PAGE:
New Diet Craze CICO: Does It Work & It's Risks
In hopes for quick weight loss, people tend to seek out and look towards the newest diet craze. And while "CICO" is not based on new diet recommendations, it is hitting the diet scene and gaining popularity and followers.
What Is CICO?
Short for "Calories In, Calories Out," CICO alludes you can eat what you want and when you want it, just as long as the number of calories you eat is less than the number of calories you burn. The diet seems fairly simple and straightforward, which can be quite appealing when trying to find your ticket to weight loss. And implying you can swap out that salad bowl with a bowl of ice cream, individuals are likely to be even more attracted to the diet. But CICO is not so new, and may even sound familiar, as it essentially is just another label for calorie counting.
Does CICO Work and Is It Safe?
Though the foundation of the diet is not novel and caloric restriction has shown to produce quick and active weight loss, individuals interested in CICO should consider the following risks and concerns:
• Poor Eating Habits
Thinking you can have your cake and eat it too on a daily basis may be appealing, but it is also dangerous. CICO can lead to poor eating habits, particularly as individuals fill their diet with foods that lack nutritional value. Obsessing over calories is also of concern.
• Nutritional Deficiencies
The CICO diet primarily focuses its attention on weight loss. While meeting and sustaining a healthy weight is a key to health, so is ensuring vitamin and mineral needs are being met. Nutritional deficiencies impose the risk of health concerns dependent on the nutrient itself, though may include the link between iron and anemia.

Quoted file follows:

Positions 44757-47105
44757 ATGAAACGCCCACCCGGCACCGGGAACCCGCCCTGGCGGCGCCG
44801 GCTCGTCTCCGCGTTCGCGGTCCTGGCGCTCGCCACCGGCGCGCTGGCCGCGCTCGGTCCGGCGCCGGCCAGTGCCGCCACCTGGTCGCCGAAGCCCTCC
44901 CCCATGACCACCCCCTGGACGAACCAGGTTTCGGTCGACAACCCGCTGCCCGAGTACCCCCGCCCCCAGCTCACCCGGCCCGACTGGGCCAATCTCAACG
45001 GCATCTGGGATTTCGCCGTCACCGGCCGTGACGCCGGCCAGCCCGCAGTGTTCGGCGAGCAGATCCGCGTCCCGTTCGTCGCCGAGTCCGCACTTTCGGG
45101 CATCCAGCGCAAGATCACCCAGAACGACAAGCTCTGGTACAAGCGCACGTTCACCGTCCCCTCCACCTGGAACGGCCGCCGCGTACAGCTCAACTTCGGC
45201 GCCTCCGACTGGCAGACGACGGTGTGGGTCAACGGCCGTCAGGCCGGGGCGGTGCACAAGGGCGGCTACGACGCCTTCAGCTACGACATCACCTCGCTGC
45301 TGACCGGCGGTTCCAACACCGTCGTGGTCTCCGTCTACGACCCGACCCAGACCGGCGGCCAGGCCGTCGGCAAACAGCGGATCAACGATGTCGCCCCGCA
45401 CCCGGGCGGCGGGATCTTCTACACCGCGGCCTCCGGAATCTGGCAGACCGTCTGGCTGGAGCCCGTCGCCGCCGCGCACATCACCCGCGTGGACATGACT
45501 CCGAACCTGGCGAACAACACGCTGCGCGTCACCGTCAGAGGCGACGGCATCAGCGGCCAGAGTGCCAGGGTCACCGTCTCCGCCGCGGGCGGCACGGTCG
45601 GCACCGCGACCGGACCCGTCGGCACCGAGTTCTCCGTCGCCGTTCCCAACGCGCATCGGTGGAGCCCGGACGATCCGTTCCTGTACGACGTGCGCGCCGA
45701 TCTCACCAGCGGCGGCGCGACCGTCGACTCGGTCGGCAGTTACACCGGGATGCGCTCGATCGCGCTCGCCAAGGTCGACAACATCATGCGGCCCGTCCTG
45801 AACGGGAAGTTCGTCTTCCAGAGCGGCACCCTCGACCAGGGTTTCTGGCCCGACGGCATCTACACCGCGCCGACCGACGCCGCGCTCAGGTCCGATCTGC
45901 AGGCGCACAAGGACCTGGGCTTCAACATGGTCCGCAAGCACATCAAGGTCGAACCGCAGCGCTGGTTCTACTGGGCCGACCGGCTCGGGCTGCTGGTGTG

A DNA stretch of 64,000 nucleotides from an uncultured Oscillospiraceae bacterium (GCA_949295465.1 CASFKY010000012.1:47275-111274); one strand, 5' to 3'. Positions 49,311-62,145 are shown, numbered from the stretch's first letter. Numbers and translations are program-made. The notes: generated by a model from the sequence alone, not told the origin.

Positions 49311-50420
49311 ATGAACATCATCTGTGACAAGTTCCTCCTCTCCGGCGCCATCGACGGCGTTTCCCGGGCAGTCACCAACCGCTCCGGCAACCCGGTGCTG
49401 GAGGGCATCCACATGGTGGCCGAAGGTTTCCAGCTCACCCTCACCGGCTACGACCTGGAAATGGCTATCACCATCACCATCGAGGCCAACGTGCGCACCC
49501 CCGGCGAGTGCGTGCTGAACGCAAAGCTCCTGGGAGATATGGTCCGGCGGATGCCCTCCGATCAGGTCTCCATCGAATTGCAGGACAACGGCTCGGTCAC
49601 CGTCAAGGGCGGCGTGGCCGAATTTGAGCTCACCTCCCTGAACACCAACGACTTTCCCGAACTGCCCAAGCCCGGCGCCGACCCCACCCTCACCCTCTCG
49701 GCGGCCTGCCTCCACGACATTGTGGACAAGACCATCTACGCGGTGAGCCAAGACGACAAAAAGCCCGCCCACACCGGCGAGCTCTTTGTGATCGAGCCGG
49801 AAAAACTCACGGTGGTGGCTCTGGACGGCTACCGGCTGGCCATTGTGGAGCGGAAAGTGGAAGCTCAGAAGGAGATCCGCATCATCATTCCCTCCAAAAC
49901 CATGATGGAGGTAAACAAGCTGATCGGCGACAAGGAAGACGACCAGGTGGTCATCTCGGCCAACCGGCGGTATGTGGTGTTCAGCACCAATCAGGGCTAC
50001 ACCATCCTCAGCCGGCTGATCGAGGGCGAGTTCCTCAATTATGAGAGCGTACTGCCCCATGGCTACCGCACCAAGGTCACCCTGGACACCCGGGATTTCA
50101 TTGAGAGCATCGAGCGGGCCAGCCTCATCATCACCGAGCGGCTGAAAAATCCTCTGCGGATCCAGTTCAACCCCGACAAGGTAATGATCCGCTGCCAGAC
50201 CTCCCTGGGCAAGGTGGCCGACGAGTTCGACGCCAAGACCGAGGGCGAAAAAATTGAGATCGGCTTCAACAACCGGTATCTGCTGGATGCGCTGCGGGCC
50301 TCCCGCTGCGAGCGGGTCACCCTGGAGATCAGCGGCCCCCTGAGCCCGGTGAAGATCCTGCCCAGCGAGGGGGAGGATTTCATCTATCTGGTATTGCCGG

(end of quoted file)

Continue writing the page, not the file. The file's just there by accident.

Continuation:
Yes, individuals may shed some weight following a calorie-restrictive diet. But there will like come a point in which individuals plateau or find themselves extremely hungry, potentially leading to frustration and food binges, and eventually putting back on the weight lost.
• Discounts Other Lifestyle Factors
Though CICO does not discourage exercise, it does not promote it, either. The process of weight loss and health is a continuous and ongoing journey and is further influenced other lifestyle factors, including regular physical activity, adequate sleep, and stress management.
While CICO may shed unwanted pounds, it is worth mentioning weight loss is complicated, if not frustrating, and often pursued under strict dietary guidelines. But unless advised and supervised by your primary care provider, deviate from diets that are restricting to lessen the risk of developing poor eating habits, nutritional deficiencies, and weight loss plateaus.
Rather than religiously counting calories, individuals can keep naturally keep calories in check and nutrients optimized by reducing highly processed foods and gravitate towards more wholesome sources, including whole grains, fruits and veggies, lean and plant-based proteins, and healthy fat sources. As a general rule of thumb, fill half of your plate with fruits and vegetables; a quarter with a lean or plant-based protein, such as chicken, turkey, and beans; and a quarter with a whole grain, such as brown rice or whole-wheat pasta.
And as mentioned above, weight loss and health extend further from strictly diet and embraces a regular exercise routine, adequate sleep, and stress management.
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